Delays in technology upgrade
In the previous part of this series, we saw that Intel (INTC) continues to earn more than 55% of its revenue from the PC space. However, it has been reducing its spending in the PC market and channelizing the segment’s income in other growth areas.
This reluctance to spend saw Intel delay the launch of its next-generation PC processors. The company missed an upgrade in its desktop processor between mid-2014 and mid-2015, stated Kirk Skaugen, former Intel CCG (Client Computing Group) head. This decision delayed the upgrade of Apple’s (AAPL) MacBooks and iMacs, which use Intel’s processors.
Intel has delayed the launch of Kaby Lake from 4Q16 to 1Q17. Digitimes reported that Intel has also delayed the launch of Coffee Lake for desktops from 2H17 to 2Q18. This product delay may affect Intel’s position in the PC space, opening the door for competitor Advanced Micro Devices (AMD) to fill the technology gap.
Performance improvement slows
It’s not just the delay that may pose a headwind for Intel—it’s also the reduction in the performance improvement that every new processor brings. According to the original technology roadmap, Intel’s Coffee Lake processor is expected to be the company’s first 10nm (nanometer) processor.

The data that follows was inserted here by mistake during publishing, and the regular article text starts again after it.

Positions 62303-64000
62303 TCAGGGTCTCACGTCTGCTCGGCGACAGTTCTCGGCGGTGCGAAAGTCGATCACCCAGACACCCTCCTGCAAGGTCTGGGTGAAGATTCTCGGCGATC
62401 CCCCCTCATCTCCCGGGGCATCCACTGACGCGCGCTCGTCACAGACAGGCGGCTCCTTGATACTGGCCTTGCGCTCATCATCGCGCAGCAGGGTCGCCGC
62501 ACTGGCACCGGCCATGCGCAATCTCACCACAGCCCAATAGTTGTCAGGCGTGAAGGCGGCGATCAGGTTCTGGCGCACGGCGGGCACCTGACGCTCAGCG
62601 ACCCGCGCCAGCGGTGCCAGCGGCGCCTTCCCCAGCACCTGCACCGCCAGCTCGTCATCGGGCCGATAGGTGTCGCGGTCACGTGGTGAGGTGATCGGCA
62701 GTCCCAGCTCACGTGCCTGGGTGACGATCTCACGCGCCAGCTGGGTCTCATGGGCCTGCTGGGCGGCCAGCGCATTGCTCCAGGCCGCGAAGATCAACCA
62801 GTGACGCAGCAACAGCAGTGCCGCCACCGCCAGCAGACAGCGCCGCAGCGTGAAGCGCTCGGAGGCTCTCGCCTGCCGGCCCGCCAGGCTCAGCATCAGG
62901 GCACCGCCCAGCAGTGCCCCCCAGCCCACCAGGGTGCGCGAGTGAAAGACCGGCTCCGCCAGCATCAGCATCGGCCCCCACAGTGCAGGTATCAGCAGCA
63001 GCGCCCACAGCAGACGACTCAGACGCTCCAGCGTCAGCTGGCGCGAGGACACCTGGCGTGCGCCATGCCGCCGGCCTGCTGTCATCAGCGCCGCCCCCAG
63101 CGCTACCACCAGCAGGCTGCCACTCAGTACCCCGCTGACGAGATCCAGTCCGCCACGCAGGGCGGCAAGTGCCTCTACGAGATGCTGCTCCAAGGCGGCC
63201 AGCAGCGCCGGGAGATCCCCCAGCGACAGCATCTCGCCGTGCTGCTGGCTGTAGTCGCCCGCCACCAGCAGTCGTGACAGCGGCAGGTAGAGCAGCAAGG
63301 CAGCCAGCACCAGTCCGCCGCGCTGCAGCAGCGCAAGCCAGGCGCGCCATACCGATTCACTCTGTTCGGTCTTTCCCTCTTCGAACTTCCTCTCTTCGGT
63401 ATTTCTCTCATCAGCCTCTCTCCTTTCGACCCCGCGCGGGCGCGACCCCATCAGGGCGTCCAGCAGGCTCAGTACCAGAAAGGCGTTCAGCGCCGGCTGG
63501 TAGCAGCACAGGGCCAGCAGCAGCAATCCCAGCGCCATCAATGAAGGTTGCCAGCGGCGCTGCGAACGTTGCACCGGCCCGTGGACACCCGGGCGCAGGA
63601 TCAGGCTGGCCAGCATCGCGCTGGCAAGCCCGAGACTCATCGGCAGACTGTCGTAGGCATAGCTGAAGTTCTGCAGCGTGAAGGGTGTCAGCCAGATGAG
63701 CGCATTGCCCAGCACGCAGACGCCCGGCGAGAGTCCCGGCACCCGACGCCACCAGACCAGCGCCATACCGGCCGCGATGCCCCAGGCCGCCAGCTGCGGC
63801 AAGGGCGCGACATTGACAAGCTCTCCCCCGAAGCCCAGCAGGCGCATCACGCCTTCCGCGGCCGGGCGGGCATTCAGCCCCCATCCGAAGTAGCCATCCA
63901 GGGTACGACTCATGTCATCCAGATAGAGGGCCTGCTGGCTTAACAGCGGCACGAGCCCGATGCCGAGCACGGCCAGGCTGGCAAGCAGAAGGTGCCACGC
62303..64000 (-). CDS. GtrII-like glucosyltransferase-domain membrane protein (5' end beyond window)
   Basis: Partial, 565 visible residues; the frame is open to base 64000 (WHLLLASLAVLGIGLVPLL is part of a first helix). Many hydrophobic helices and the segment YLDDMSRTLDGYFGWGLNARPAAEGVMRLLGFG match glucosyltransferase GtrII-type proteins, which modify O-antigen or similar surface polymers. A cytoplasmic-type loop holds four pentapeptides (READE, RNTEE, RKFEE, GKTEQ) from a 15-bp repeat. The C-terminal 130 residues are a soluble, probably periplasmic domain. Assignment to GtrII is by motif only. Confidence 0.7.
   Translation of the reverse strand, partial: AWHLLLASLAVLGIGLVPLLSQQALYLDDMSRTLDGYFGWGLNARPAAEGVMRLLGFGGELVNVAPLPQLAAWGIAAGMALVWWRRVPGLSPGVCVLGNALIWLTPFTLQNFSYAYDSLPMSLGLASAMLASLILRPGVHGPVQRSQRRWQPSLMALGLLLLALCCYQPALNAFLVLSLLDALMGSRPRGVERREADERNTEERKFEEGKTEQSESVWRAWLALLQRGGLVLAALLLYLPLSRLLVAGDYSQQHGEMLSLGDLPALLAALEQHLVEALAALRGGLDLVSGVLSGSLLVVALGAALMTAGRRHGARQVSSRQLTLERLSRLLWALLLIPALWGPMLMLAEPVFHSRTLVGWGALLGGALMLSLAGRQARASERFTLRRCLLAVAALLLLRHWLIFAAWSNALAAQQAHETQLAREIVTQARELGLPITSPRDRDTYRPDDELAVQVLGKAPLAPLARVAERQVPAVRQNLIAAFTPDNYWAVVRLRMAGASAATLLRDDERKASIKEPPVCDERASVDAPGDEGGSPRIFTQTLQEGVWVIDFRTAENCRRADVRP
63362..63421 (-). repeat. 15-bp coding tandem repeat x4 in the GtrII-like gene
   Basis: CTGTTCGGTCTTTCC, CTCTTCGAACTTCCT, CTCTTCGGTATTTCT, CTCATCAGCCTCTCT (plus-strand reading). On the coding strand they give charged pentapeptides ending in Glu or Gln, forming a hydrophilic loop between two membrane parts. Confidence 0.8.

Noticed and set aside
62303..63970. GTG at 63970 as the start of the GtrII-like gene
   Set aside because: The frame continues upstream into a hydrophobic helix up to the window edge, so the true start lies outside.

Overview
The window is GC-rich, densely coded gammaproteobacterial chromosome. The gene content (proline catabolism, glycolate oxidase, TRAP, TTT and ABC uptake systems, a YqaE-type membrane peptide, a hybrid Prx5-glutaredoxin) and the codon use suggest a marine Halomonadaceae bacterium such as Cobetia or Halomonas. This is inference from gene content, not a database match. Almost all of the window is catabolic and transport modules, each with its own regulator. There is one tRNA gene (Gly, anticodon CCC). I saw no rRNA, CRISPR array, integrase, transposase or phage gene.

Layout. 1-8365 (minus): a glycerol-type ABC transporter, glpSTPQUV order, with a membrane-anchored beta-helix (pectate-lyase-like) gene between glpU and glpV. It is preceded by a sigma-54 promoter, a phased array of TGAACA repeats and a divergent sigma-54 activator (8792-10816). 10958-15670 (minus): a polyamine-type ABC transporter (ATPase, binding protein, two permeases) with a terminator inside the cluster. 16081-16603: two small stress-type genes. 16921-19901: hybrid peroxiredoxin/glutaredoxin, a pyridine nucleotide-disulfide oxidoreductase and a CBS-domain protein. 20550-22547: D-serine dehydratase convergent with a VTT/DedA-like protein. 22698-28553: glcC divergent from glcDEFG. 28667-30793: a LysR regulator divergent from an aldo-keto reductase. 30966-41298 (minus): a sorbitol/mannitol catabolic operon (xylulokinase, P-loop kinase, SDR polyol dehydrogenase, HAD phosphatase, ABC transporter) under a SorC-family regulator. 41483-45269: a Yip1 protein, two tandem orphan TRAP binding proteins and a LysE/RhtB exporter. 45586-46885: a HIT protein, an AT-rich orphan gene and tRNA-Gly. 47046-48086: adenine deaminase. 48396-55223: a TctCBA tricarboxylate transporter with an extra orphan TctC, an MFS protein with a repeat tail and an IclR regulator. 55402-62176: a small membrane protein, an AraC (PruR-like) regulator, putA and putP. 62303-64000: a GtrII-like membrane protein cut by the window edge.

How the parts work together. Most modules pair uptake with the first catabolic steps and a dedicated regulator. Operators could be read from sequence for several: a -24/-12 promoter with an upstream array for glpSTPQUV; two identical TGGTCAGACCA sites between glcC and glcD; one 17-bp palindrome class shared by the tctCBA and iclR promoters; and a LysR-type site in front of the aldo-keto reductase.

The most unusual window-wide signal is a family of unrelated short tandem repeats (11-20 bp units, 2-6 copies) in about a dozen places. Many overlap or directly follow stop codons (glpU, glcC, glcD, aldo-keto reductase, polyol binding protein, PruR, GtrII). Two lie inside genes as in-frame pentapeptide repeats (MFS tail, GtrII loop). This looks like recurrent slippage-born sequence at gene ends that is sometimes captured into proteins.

However, recent information garnered from leaked roadmap slides suggested that Coffee Lake would be a 14nm processor. Media reports suggested that it would be released in February 2018. In the meantime, Intel plans to launch its first 10nm processor in 2H17.
What conclusions can be inferred from the new developments?
If 14nm and 10nm coexist, it could mean that 10nmn may not bring significant improvement in performance. Intel claims a 20% performance improvement with every shrink in the node. This means the performance improvement in the processors of the same node would be less than 20%.
Currently, Intel is increasing the core count with every processor, thereby improving performance. However, many consumer-grade applications cannot leverage the performance of the higher number of cores. So, Intel cannot continue with a higher core count for long and may have to devise another strategy to improve the performance and power efficiency of its individual cores.
This slowdown in Intel’s technology upgrade gives AMD the chance to enter the high-end PC market with its Zen processors, which are being built on Samsung’s (SSNLF) 14nm nodes. AMD claims that Zen would deliver 40% better performance than its predecessor and would be on par with Intel’s 14nm Broadwell processor.
Apart from PCs, Intel’s mobile business is also included in the CCG. Next, we’ll see what Intel is doing in the mobile market.